Dental Emergency: What to Know, What to Do, What to Avoid

Dental Emergency: What to Know, What to Do, What to Avoid
Woman having a toothache

mn Nobody wants to deal with a dental emergency – it’s literally and figuratively a huge pain to experience. Bleeding, swelling, intense pain and damaged teeth are typically what constitute a dental emergency, and each of these situations can easily send anyone into a panic, which never helps.

When you are faced with a dental emergency due to an accident, the most important thing to do is to work against your nerves first. By staying calm, you will be able to think more clearly and logically. At the same time, you will be able to take the smart steps to control the situation.

Female Dentist talking with lady patient

What to Know, What to Do and What to Avoid

When it comes to having the right approach to dental accidents or emergencies, there are only three things to focus on: 1) what dental situations are considered real emergencies, 2) what the best ways of handling the emergency are, and 3) what you should not do.

To help you stay on top of these three crucial factors, we have prepared an easy guide for you to follow.

What to Know

Not all dental issues are dental emergencies. However, we believe that anything that is causing you great discomfort needs immediate professional dental attention. If you are dealing with a dental issue that is preventing you from functioning properly, the smart thing to do is to seek out your dentist’s help right away.

What the professional dental world considers a dental emergency is any dental problem that can turn from bad to worse, and worse to worst in a short period of time.

One prime example of a dental emergency is a broken jaw. This requires emergency dental care because the pain can be excruciating. Plus, a broken jaw will make it nearly impossible for a person to speak, eat and even swallow. And most importantly, there is the risk of further serious damage if not protected properly.

Another dental situation that is considered an emergency is when there’s swelling of the face. Swelling is an indication of a serious infection and any type of infection should be given urgent treatment. Patients have died as a result of spreading infection which is not surprising given the close proximity of the mouth to the brain and airway.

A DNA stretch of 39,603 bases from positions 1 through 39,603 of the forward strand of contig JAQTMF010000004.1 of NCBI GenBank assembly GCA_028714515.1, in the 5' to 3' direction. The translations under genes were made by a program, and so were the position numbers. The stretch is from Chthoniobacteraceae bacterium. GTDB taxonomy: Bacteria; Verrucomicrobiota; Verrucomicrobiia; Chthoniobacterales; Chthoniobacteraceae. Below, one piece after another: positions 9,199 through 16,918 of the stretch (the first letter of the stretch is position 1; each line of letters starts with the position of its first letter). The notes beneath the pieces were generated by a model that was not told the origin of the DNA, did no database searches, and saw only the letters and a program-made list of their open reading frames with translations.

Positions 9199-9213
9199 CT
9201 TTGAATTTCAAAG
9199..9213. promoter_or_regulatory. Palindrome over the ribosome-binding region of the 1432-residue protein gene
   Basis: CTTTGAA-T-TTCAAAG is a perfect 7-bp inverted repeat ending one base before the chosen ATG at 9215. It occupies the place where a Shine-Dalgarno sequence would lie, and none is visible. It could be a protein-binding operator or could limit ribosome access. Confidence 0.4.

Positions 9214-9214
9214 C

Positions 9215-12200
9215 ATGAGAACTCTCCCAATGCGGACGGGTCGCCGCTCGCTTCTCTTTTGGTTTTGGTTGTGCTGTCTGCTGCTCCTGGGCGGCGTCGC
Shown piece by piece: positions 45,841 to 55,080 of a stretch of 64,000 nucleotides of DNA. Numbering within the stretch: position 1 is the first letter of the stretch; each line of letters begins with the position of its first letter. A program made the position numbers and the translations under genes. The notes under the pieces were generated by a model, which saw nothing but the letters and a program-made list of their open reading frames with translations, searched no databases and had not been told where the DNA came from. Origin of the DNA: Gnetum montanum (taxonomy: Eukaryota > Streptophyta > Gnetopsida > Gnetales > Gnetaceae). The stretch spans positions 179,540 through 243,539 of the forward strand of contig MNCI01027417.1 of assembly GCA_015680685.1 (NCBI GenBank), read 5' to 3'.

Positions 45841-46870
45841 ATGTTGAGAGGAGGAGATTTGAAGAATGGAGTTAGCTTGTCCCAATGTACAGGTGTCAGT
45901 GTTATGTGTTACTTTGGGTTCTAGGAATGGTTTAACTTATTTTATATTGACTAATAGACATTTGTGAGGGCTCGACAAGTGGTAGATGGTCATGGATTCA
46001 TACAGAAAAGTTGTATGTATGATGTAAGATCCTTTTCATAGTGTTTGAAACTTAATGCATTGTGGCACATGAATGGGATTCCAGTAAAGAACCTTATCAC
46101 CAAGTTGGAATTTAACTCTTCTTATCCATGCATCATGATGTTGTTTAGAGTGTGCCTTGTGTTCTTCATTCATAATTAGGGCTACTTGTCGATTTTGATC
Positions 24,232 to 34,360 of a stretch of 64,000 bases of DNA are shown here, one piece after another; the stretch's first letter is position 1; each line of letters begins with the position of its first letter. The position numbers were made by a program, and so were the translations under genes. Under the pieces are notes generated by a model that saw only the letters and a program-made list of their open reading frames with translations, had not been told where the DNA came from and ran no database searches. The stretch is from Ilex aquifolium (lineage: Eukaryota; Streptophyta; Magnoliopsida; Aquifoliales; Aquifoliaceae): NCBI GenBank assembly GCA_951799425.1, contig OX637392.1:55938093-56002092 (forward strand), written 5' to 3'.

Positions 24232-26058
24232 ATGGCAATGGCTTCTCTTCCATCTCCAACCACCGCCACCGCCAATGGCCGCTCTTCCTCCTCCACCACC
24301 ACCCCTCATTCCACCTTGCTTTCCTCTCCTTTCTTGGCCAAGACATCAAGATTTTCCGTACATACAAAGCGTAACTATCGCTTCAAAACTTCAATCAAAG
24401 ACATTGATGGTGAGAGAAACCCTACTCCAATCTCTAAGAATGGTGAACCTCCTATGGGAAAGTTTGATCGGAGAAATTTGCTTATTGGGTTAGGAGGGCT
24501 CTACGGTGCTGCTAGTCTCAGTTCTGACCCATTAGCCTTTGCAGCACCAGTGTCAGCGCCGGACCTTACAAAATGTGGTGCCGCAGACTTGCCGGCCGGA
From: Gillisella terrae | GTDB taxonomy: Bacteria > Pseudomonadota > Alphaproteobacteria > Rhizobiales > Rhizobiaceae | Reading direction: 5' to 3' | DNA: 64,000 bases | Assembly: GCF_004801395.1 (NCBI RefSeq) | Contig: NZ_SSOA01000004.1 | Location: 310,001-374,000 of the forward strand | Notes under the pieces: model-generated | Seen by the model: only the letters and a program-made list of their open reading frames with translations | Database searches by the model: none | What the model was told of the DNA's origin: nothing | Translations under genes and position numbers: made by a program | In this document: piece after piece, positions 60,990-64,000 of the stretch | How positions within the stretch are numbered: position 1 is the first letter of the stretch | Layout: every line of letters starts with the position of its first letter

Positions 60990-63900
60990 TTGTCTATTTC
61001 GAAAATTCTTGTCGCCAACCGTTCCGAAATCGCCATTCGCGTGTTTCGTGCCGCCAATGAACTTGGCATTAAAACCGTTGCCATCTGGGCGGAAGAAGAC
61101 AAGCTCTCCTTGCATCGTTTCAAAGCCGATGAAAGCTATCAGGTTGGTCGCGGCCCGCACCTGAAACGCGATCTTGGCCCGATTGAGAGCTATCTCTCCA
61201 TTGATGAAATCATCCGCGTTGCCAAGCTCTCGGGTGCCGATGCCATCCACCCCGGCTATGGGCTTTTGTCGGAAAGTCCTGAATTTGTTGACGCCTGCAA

What to Do

Time is always of the essence when dealing with dental emergencies and truly the most important thing to do is to have an emergency dentist handle the situation. However, you need to manage the problem from the occurrence of the issue to the trip to the dental clinic. Here are the first-aid solutions to implement for common dental emergencies.

●  If there is bleeding – stop it ASAP.

Cut gums, tongue or lips, or a knocked off or displaced tooth can cause a lot of bleeding due to the rich supply of blood around the mouth. You can stop the bleeding by rinsing the affected site with water and applying a cold compress.

Another thing you can do is to place thick cotton gauze on the injury and bite on it until the bleeding ceases.

●  If there’s swelling – treat it with a cold compress.

A cold compress can help the swelling to subside. Likewise, it can numb the pain that usually accompanies swelling.

●  For a broken jaw – immobilise it.

Immobilise a broken jaw by applying a bandanna from underneath your jaw to the top of your head. Go to an emergency dentist immediately – a broken jaw is a serious emergency, so have a professional attend to it as soon as possible is a must.

●  For a knocked out tooth – put the tooth back in the socket.

Putting the tooth back in place when possible can help with restoration. This needs to be done the right way to preserve the tooth. When handling the knocked out tooth, these are what you need to remember:

– Do not touch the root of the tooth.
– Clean the tooth if it’s dirty by holding it by the crown and using milk or saline solution to gently rinse off the dirt.
– If you can’t put the tooth back yourself, place the tooth in a container with milk or your saliva in it.

For a severe toothache – keep your mouth clean.

Brush, floss and rinse with warm water and salt. This will control bacterial action in your mouth.

What to Avoid

There are big no-nos when dealing with a dental emergency, and they are the following:

●  Avoid overdosing on self-medicating.

Turning to excessive over-the-counter medication should be avoided. Pain relievers, particularly, may lead to adverse side effects such as thinning of the blood. Recommended dosages and time intervals should be followed.

●  Avoid overexerting yourself.

It is important to limit movement because overexerting yourself can increase the pressure of blood flow to your injury.

●  Avoid unnecessary movement if you have a broken jaw.

Stop trying to speak if you have broken your jaw. Just stay put because unnecessary movement may aggravate the situation.

●  Avoid the ER if possible.

It is better to get in touch with your dentist and go for an emergency dental appointment instead of rushing to the ER. The hospital emergency room is not the best place for treatment; the staff usually will still need to find an available dentist to attend to the problem.

In the case of a broken jaw, however, taking the patient to the emergency department of a hospital is advised.

Knowing the right way to handle a dental emergency can make a huge difference in your oral health. To get more information or to seek quick help on your emergency dental concerns, contact the 247 Dental team today.